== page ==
April 13, 2014
Aerobic vs. Anaerobic: The key to fitness
No one can deny that exercising regularly is one major factor, aside from having a healthy meal plan and a reasonable biological clock, in prolonging life and sustaining stamina for daily activities. However, not all people acknowledge that exercising can actually be divided into two main types, including aerobic and anaerobic. Aerobic exercise, also known as "cardio", is "any activity that you can sustain for more than just a few minutes while your heart, lungs, and muscles work overtime" (Weil). In opposition to aerobic exercise, anaerobic exercise is regarded to exercises that require intensive effort and dramatic muscle strength to pushes the human endurance to its limit in a short period of time. Thus, a triathlete or a marathon can be considered as some perfect examples for aerobic exercises while sprinting and weight lifting, on the other hand, are categorized to be anaerobic exercises. As being very similar in the way of exercising, aerobic and anaerobic do cause certain confusion for amateur trainee, leading to one's failure in achieving their fitness goals. Hence, in this writing, I would like to clear out this common confusion by stating the similarities and differences between aerobic and anaerobic.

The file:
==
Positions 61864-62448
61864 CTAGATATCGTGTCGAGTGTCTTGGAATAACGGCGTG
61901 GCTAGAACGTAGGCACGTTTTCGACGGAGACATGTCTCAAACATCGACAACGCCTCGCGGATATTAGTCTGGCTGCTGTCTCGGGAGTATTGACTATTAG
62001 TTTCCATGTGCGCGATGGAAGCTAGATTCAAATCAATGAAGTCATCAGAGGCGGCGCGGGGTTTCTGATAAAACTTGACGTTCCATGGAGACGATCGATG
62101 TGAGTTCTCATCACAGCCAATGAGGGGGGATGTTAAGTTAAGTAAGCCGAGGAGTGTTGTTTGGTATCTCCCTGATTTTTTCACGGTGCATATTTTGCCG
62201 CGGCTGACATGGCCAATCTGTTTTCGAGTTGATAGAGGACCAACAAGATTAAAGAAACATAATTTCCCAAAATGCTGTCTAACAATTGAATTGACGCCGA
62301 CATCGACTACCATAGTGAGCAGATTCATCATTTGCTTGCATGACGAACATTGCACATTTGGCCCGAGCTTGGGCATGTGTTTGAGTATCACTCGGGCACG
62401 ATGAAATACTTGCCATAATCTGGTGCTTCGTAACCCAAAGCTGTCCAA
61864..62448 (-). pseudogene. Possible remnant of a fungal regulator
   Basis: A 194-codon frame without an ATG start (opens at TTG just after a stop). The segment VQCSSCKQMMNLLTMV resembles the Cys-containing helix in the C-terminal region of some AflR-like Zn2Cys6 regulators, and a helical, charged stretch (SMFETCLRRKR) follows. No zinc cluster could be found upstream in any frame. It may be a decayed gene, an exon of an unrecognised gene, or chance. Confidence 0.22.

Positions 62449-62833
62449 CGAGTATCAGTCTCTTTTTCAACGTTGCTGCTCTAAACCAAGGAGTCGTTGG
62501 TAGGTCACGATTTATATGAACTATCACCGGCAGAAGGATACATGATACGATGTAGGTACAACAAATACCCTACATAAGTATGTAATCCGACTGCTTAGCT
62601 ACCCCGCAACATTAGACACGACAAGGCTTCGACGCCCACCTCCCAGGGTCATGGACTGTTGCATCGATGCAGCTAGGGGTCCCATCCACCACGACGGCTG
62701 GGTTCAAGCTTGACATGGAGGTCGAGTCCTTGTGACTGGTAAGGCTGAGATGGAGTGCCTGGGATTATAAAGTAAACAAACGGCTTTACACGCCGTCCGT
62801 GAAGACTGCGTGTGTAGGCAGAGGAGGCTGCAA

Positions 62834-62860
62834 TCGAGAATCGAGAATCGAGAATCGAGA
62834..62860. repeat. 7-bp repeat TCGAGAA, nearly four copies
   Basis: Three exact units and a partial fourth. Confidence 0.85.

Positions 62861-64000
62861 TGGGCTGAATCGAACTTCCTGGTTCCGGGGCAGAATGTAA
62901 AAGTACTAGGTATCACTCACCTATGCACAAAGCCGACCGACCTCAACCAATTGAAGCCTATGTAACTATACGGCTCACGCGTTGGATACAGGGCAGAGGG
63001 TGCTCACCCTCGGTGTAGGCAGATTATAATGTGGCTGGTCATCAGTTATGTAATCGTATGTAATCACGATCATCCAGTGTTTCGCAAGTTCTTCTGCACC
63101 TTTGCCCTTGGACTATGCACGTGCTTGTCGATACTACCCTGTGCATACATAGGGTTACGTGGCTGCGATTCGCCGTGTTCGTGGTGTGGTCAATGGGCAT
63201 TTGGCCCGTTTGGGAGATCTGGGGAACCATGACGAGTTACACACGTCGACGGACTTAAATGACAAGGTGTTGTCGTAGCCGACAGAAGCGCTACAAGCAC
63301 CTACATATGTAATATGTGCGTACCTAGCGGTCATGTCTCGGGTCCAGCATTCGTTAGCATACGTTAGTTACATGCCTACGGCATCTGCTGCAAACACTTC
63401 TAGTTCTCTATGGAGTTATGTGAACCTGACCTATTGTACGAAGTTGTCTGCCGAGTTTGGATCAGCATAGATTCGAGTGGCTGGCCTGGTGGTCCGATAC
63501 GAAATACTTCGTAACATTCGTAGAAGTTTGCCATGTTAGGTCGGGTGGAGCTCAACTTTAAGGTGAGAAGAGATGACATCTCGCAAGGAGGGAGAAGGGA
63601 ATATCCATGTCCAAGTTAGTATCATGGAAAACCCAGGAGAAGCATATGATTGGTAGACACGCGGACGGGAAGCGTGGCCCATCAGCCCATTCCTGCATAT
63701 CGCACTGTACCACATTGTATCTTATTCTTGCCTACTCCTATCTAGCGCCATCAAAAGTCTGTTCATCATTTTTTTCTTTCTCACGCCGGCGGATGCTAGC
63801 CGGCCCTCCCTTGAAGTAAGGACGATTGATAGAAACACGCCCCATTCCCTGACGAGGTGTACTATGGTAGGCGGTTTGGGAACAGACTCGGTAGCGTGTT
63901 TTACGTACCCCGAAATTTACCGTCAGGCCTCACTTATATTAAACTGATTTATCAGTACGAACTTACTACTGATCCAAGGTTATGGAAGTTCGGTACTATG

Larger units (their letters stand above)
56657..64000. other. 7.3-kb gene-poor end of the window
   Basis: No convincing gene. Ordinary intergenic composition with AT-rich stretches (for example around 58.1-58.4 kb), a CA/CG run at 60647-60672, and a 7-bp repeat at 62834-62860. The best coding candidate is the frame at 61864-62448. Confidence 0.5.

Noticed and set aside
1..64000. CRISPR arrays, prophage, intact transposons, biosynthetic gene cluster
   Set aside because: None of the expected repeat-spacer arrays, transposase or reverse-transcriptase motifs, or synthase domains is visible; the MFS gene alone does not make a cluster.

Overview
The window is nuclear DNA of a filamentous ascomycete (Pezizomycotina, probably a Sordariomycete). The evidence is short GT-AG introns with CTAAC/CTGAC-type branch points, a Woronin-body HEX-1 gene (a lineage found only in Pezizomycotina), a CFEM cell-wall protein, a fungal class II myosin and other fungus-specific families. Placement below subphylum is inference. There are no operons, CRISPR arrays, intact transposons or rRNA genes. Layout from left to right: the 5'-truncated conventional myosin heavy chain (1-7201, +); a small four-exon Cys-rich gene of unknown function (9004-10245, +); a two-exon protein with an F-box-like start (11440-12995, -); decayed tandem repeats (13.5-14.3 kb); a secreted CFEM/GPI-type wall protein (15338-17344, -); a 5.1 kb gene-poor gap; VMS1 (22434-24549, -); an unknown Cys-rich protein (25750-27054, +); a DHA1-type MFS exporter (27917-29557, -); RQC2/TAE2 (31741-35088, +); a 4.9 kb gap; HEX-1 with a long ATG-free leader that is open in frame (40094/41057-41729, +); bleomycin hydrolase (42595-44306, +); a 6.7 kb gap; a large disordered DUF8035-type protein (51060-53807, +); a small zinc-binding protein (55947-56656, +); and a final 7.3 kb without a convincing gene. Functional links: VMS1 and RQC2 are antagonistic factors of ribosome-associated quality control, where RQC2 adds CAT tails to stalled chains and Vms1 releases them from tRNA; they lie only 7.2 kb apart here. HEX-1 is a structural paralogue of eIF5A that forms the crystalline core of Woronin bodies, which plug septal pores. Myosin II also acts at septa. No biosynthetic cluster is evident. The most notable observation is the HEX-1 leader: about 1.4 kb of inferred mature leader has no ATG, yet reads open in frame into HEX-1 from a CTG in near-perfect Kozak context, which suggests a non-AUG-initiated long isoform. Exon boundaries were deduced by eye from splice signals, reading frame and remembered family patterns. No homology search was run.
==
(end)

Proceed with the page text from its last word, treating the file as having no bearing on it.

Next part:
Though it seems to be very different in the way people normally define aerobic and anaerobic, it is surprising that aerobic and anaerobic do share a couple similarities. The first feature that these fitness exercises both have in common is its benefits to trainee's health. If practicing correctly, both aerobic and anaerobic exercise can considerably improve one's health, especially reducing one's risk of heart problems and diabetes. A stronger heart pumping more blood with each beat, a greater stroke volume allowing the heart to work intensively,